Cow health is a key area where efficiencies can have a big impact on feed wastage and the bottom line, said the company.
A unit with average incidence rates of mastitis, lameness, metritis and milk fever, the total financial impact of losses equates to around £39,995 (3ppl).
In addition to health and fertility issues, drops in rumen efficiency can also add up. For example, during the study the Alltech team said they saw a consistent presence of fiber in the dung and some grains demonstrating inefficient rumen function.
Feed efficiency benchmarking
In terms of feed efficiency benchmarking, in the UK dairy sector, the average FCE is 1.2, said Leach. “Our top Keenan customers have an FCE of 1.7. What we are saying is that a minimum target should be FCE of 1.5.”
The costs of lower feed efficiency are significant, he stressed.
“If you have got cow that is eating an average of 20kg of dry matter, and she is converting at 1.0, then she is producing 20 liters of milk. If she is converting at 1.5 feed efficiency, then she is producing 30 liters of milk off 20kg of dry matter. If the average FCE in the UK is only 1.2, a herd size of 100 is losing £36,000 of potential milk production, at an average milk price of 30ppl.”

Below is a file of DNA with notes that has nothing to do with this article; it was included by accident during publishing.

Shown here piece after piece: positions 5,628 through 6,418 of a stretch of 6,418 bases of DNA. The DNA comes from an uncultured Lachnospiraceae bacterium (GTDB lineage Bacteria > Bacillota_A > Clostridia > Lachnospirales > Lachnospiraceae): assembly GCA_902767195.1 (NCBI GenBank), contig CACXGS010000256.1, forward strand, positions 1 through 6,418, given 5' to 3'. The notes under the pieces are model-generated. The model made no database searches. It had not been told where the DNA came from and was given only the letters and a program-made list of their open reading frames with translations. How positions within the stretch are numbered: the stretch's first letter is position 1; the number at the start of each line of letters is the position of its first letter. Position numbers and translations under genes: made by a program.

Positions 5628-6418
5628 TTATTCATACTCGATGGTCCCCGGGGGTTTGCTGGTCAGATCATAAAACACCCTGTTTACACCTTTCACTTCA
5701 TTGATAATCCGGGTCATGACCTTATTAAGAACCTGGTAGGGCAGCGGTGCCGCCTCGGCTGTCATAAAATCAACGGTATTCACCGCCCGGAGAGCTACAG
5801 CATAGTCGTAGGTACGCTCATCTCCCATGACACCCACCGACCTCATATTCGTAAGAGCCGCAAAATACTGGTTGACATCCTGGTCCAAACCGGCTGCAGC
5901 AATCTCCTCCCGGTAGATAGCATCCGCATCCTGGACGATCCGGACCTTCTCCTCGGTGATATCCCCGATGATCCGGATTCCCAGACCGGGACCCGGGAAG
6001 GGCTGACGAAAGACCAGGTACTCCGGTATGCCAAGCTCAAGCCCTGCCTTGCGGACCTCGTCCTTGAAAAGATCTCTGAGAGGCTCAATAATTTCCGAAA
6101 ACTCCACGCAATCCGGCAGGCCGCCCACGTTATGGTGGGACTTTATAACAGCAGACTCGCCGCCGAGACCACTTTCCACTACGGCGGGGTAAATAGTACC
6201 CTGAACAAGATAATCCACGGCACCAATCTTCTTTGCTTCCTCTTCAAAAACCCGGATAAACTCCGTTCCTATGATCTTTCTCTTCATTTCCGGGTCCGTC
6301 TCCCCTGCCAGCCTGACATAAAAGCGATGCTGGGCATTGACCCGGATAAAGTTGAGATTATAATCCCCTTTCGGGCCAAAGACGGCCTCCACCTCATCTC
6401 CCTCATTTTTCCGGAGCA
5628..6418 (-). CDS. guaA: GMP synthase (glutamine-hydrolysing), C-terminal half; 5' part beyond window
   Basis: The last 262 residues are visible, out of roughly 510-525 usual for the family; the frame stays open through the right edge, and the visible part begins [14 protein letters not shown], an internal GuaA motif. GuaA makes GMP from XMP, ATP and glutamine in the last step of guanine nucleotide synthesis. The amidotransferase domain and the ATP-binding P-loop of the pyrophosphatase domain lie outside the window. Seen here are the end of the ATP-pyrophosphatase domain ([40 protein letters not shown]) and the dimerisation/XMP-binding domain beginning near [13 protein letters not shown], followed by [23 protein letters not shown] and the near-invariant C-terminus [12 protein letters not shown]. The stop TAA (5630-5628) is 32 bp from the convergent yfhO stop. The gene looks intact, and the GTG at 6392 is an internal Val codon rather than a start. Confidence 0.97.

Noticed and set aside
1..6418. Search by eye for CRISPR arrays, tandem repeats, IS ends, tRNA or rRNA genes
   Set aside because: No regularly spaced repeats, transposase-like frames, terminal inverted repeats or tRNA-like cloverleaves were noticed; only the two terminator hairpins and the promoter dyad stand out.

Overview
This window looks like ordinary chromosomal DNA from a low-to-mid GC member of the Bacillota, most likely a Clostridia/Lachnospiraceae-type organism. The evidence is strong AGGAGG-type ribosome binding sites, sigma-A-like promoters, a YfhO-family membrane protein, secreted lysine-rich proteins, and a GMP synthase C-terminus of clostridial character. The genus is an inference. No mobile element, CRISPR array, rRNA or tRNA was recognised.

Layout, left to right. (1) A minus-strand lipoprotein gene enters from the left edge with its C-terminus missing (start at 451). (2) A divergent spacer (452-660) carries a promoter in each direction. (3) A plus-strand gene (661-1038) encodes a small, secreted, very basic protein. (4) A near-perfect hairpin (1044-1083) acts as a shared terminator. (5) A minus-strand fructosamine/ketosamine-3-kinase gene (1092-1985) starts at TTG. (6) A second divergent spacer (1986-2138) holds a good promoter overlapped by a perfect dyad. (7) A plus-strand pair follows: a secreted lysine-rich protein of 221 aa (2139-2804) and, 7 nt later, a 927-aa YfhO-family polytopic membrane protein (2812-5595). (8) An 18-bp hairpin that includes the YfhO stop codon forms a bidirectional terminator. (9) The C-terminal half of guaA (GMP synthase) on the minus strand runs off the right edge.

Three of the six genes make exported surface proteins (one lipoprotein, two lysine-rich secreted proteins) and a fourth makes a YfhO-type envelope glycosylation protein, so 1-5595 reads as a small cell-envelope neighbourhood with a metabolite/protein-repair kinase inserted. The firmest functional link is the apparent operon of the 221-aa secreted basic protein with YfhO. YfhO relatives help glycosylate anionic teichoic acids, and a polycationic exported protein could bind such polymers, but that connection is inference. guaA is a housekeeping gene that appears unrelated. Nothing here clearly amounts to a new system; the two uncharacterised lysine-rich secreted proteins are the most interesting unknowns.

What can be done?
“Our FCR benchmarking league table shows those producers at the higher level of feed efficiency are actually spending more per ton on the feed they are purchasing because they buy in a better quality feed. Those buying cheaper feeds tend to have the lower performance.”
Better FCR comes from feed with higher energy density, higher protein quality, and good mineral components, along with proven nutrients and feed additives, he added.
The core areas of feed wastage identified through the Alltech pilot study were:
- Spillages from store to diet feeder not weighed on any of the pilot farms – further investigation needed on precise weights.
- Loading accuracy - amount of ingredients, order of loading and mixing time - loading inaccuracies ranged from 2% to 46%.
- Feed barrier space – 47% of farms were not meeting the minimum 65cm/cow requirement.
- Feed refusals – these were not weighed on any test farms and mostly fed to other groups, such as growing heifers – further assessments are needed to fully evaluate these actual losses.